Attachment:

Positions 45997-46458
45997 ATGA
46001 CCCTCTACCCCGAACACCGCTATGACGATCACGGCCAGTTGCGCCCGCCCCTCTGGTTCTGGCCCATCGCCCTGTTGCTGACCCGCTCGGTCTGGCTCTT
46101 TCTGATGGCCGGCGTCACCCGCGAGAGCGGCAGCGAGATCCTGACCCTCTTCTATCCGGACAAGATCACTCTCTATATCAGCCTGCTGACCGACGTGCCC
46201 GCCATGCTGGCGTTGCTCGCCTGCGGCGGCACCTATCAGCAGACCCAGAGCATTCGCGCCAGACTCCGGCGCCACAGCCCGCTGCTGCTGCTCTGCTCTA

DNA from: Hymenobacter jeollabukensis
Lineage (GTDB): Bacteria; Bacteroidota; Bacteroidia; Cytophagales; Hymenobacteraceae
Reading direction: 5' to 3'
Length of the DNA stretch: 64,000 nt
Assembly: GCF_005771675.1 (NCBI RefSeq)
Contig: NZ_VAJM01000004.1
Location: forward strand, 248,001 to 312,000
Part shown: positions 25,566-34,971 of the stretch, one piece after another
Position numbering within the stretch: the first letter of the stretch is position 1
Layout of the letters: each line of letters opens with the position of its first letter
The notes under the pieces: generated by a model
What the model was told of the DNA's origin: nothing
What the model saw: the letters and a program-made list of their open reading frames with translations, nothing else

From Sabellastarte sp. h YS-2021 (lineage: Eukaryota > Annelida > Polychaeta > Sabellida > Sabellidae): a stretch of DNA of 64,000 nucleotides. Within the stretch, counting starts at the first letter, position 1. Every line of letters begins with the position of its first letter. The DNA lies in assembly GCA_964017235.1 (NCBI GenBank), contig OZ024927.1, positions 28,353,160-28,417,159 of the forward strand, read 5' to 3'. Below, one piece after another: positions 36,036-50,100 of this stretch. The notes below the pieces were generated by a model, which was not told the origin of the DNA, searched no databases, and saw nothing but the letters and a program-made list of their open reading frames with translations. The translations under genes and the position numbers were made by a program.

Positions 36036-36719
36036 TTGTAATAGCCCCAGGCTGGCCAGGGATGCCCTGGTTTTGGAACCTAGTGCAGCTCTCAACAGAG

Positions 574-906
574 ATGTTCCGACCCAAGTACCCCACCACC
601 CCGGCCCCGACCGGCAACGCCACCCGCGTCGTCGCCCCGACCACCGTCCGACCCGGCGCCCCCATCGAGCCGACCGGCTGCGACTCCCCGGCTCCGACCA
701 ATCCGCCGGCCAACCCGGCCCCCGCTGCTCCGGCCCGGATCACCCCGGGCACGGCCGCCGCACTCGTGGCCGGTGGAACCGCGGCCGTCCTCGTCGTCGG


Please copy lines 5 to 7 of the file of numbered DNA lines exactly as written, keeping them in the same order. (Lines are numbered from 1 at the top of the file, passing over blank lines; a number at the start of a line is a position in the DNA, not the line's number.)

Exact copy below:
46201 GCCATGCTGGCGTTGCTCGCCTGCGGCGGCACCTATCAGCAGACCCAGAGCATTCGCGCCAGACTCCGGCGCCACAGCCCGCTGCTGCTGCTCTGCTCTA

DNA from: Hymenobacter jeollabukensis
Lineage (GTDB): Bacteria; Bacteroidota; Bacteroidia; Cytophagales; Hymenobacteraceae